What is the difference between Type 1 and Type 2 diabetes?
Diabetes is a chronic disease that develops when the pancreas stops producing insulin, which moves sugar out of your bloodstream, or when your body cannot properly utilize insulin. When you do not have insulin, your blood sugar levels get too high, leading to serious health complications.
Although Type 1 diabetes can be diagnosed at any age, it most often occurs between the ages of 4-14. Type 1 diabetes is an autoimmune disease, in which the cells that produce insulin in the pancreas are mistakenly destroyed by the body’s immune system. This type of diabetes can sometimes be diagnosed earlier on in life, but can also be identified during adulthood.
Type 2 diabetes represents 90-95% of all cases of diabetes and very commonly runs in families. You are more likely to get diagnosed with Type 2 diabetes after the age of 45, but it can develop at any age, including in older children and young adolescents.
If you have Type 2 diabetes, your pancreas produces insulin, but not enough to maintain normal blood sugar levels because your body cannot utilize it properly. Patients with this type of diabetes must regulate their blood sugar levels with diet and exercise.
What health complications develop due to diabetes?
Having high blood sugar damages your small blood vessels and nerves. As a result, you are at a much higher risk of developing heart disease, kidney disease, and wounds that do not heal.
Nerve damage often occurs in your feet and eyes, and diabetes is the top cause of kidney failure, adult-onset blindness, and lower limb amputations.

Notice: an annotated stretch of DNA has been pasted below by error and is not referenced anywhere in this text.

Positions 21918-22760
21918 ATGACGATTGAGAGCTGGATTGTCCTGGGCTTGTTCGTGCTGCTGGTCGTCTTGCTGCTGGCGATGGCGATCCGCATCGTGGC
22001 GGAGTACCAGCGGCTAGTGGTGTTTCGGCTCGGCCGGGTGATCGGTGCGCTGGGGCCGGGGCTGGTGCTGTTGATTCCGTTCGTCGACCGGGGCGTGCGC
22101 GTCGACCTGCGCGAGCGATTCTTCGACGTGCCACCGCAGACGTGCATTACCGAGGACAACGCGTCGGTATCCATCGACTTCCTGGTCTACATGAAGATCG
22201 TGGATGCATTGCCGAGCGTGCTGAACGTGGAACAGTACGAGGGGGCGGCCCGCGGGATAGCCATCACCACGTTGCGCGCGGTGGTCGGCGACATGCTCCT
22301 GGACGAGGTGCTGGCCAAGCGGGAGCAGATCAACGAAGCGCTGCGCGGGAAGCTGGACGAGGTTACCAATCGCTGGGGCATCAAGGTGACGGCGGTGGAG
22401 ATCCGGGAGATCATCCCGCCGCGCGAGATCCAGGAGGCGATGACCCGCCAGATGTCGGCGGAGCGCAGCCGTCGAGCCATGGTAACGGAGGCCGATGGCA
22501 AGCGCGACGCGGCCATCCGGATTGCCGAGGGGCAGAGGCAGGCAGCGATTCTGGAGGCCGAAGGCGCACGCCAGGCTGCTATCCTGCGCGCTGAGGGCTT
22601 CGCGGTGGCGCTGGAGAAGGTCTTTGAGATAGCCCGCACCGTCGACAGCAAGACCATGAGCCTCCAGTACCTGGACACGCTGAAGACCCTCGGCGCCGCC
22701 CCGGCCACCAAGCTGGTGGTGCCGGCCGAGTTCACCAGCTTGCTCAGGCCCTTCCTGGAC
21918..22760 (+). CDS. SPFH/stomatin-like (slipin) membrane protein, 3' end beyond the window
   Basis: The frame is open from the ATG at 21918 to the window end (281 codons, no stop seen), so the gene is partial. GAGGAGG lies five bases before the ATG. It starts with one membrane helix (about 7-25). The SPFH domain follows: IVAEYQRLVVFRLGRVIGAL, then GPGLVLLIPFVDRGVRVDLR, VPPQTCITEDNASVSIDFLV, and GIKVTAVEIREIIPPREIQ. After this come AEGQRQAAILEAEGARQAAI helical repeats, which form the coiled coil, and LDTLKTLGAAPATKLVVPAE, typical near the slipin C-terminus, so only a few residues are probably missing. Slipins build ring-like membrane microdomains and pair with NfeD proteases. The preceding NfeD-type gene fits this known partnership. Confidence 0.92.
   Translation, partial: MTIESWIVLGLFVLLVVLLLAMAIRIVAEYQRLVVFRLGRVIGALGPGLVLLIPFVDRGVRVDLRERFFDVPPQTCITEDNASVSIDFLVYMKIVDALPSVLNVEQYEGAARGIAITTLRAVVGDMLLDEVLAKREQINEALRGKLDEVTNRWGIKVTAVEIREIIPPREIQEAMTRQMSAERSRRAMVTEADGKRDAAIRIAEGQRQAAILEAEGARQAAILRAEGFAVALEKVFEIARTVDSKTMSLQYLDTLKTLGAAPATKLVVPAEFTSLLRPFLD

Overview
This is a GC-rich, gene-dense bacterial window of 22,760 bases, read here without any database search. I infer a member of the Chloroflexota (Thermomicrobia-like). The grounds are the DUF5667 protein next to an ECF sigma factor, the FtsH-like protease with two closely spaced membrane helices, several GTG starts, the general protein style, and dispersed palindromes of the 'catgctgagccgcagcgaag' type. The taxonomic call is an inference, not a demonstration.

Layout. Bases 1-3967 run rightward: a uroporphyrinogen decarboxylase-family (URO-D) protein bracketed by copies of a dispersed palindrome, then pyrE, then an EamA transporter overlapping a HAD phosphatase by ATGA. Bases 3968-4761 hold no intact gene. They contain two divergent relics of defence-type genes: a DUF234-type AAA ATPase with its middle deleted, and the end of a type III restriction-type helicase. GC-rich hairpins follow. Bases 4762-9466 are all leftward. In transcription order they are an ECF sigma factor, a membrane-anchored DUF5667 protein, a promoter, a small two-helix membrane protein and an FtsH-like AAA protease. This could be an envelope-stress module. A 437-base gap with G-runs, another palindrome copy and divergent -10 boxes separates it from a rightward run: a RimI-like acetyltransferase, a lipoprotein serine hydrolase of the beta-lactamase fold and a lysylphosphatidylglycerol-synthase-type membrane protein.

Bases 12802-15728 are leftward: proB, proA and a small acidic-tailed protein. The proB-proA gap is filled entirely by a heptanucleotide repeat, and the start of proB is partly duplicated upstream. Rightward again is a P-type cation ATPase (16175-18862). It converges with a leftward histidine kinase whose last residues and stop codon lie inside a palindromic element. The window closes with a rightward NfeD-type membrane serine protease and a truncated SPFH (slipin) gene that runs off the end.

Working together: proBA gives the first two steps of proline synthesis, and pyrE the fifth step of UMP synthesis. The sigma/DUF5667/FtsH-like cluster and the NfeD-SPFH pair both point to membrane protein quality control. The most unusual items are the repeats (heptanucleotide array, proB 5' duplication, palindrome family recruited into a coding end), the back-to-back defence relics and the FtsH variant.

What are the symptoms of diabetes?
You may not experience any symptoms at an early stage with diabetes. But as the disease progresses, you may develop:
- Frequent urination
- Feeling very hungry
- Unintended weight loss
- Blurry vision
- Slow-healing sores
Both types of diabetes cause the same symptoms, but they tend to develop sooner in Type 1 diabetes. By comparison, symptoms may take years to appear if you have Type 2 diabetes.
How is diabetes managed?
Diabetes cannot be cured, so the goal is to keep your blood sugar within normal limits with dietary intervention and medications when needed.
Dr. Marzili teaches you how to monitor the amount of carbohydrates in your diet. You’ll also learn which carbs are healthy and which ones you should avoid to prevent spikes in blood sugar.
Dr. Marzili prescribes insulin for patients with Type 1 diabetes who must use insulin to replace the insulin their bodies need. In many cases of Type 1 diabetes, Dr. Marzili works in conjunction with an endocrinologist, a doctor who specializes in diabetes.
For patients with Type 2 diabetes, Dr. Marzili first addresses the correctable underlying causes such as weight loss, diet and exercise. In many cases the patients do require medication and in some cases insulin. Dr. Marzili also aggressively treats other complicating risk factors such as high blood pressure and high cholesterol.
If you’ve noticed you are very thirsty, tired, or urinating frequently, call Dr. Thomas J. Marzili, MD, in Marlton, New Jersey, or request an appointment online today to get tested for diabetes.